If you haven’t been reading everything and closely following the local political races (admittedly it’s hard to do when there’s so much noise around the fight for the presidency), it’s not surprising that there’s a good deal of confusion about some political signs that have appeared around Wilton.
These signs don’t mention any candidate by name. Unless you really focus in on them, you don’t even easily identify a political party. Some people find them scary and alarmist. What do our schools need protection from–COVID? Budget Cuts? Both signs mention ‘local’–sometimes in small print–but what’s that all about? Many people are confused–what actually is on Row A and Row B that they want us to vote for?
After more than one reader reached out to ask if this vote was about the Wilton School Budget–NEWSFLASH, it’s not–it was clear that the signs needed some explanation.
We’re going to try to do that without editorializing on the issues. We’ll let the candidates do that in their own words a little further down in the article. But first…
What’s Row A and Row B?
Those are the rows of candidates on the ballots. Row A lists the Democratic Party candidates and Row B lists the Republican Party candidates. See below:
There is no referendum or question regarding Wilton Schools on the ballot. There is not one single referendum on the ballot about anything. In this election, voters are only considering candidates for five offices: President/Vice President (actually voting for electors); US Congressional Representative; State Senator; State Representative; and Registrar of Voters.
Then What are the Signs About and Why are they Posted?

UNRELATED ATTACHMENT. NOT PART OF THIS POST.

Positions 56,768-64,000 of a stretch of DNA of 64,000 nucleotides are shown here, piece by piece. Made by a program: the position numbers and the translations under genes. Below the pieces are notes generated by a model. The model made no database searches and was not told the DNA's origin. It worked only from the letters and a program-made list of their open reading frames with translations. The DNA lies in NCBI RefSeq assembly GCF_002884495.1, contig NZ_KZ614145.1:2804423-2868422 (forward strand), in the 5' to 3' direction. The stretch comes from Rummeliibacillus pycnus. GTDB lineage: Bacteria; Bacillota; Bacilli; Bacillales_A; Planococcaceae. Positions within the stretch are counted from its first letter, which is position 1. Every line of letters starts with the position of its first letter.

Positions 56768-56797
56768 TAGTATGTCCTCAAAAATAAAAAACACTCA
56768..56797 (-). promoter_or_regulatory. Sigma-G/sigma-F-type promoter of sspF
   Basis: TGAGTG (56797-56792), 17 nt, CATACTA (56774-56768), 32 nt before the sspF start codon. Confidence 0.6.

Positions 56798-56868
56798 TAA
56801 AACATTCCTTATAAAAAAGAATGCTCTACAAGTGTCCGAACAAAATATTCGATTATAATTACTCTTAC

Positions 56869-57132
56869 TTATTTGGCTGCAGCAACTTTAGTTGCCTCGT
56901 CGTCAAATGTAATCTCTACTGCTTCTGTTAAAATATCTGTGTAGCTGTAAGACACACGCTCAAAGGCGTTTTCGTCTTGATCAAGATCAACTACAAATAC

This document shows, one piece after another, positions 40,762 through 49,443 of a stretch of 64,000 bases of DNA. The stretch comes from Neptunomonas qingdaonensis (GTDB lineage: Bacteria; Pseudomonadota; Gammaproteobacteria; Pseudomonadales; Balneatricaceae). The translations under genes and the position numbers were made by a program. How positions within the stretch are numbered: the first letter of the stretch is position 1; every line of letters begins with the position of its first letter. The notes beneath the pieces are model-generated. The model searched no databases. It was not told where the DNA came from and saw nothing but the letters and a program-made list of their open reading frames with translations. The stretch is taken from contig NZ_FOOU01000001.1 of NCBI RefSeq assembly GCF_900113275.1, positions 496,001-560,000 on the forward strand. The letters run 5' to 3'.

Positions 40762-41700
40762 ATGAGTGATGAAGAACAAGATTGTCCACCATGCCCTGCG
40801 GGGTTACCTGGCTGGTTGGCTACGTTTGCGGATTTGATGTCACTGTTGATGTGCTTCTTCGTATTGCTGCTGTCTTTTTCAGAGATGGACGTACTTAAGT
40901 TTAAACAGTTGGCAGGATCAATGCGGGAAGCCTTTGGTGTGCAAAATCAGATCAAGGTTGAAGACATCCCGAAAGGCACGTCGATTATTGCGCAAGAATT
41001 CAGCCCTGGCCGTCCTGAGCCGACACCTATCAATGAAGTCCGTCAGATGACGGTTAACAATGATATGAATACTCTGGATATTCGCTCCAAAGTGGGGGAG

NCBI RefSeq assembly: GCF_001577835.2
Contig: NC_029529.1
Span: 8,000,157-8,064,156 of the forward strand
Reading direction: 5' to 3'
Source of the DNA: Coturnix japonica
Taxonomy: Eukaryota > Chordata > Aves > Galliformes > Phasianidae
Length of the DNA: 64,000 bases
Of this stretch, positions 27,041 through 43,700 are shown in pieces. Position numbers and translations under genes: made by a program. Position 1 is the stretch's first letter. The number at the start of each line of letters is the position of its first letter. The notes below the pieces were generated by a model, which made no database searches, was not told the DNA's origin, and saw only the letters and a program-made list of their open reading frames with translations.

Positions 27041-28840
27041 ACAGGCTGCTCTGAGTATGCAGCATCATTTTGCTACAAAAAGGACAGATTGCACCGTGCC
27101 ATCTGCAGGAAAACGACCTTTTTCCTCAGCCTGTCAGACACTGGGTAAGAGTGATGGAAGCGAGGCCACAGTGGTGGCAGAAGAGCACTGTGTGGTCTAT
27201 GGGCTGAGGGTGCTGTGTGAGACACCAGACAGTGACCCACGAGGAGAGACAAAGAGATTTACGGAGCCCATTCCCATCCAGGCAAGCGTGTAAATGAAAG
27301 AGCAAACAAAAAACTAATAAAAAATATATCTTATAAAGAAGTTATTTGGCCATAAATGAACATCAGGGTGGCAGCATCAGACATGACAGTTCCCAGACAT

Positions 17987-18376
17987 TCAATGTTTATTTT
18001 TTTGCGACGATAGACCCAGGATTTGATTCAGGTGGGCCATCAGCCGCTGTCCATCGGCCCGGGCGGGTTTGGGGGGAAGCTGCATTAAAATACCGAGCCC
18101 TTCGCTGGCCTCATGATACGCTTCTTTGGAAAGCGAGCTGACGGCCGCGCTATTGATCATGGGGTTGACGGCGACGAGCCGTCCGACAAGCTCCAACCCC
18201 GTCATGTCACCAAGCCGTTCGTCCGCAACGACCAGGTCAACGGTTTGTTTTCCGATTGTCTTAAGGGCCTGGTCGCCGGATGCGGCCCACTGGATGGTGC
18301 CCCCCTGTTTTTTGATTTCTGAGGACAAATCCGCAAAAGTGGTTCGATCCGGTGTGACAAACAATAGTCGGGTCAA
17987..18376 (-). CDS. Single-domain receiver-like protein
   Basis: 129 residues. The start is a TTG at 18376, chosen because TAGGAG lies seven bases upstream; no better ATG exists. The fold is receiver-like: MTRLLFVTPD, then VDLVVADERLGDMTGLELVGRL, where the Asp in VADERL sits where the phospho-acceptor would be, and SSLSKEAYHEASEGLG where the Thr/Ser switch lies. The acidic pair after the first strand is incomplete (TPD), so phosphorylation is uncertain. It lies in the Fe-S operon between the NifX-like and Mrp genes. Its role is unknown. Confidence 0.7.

Republican supporters posted their “Vote Row B” signs first. Republicans have made two issues central to their campaign–fighting against school regionalization and fighting against land use/zoning regulation reforms.
In both of those issues, the question is about whether state legislators in Hartford should or shouldn’t write, support or pass legislation that either mandates certain statewide changes to schools in Connecticut or mandates statewide reforms of land-use laws–in other words, maintaining local control of schools and planning & zoning.
Wilton Republicans have accused their Wilton Democratic opponents of supporting regionalizing school districts and reforming land-use regulations because Democratic legislators from other parts of the state were the ones who introduced or wrote legislation supporting both of those things.
Wilton Democrats say they don’t support regionalization and land use reforms that come from Hartford, but they stand for “local control over local matters.” Thus, the “Vote Row A” signs appeared soon after.
Each side has published op-eds, articles and letters about local control, and they’ve spoken extensively on it. Rather than rehash and analyze what’s been said on each side, we thought we’d let the candidates speak for themselves, directly to you.
Below are the clips from our interviews with the local candidates answering our questions on both topics: In the race for State Senate (26th District) are Will Haskell (D) and Kim Healy (R); running for the State House of Representatives (143rd District) are Stephanie Thomas (D) and Patrizia Zucaro (R).
[Editor’s note: We did not interview Tom O’Dea (R), who is running unopposed in the election for State Representative (125th District). Voters who vote in Wilton’s 2nd voting district at Cider Mill School will be considering O’Dea, not Thomas and Zucaro.]
Side by side, they’re answering our questions on regionalizing schools and land-use reform. You can compare and then decide which candidate on which row you’ll support.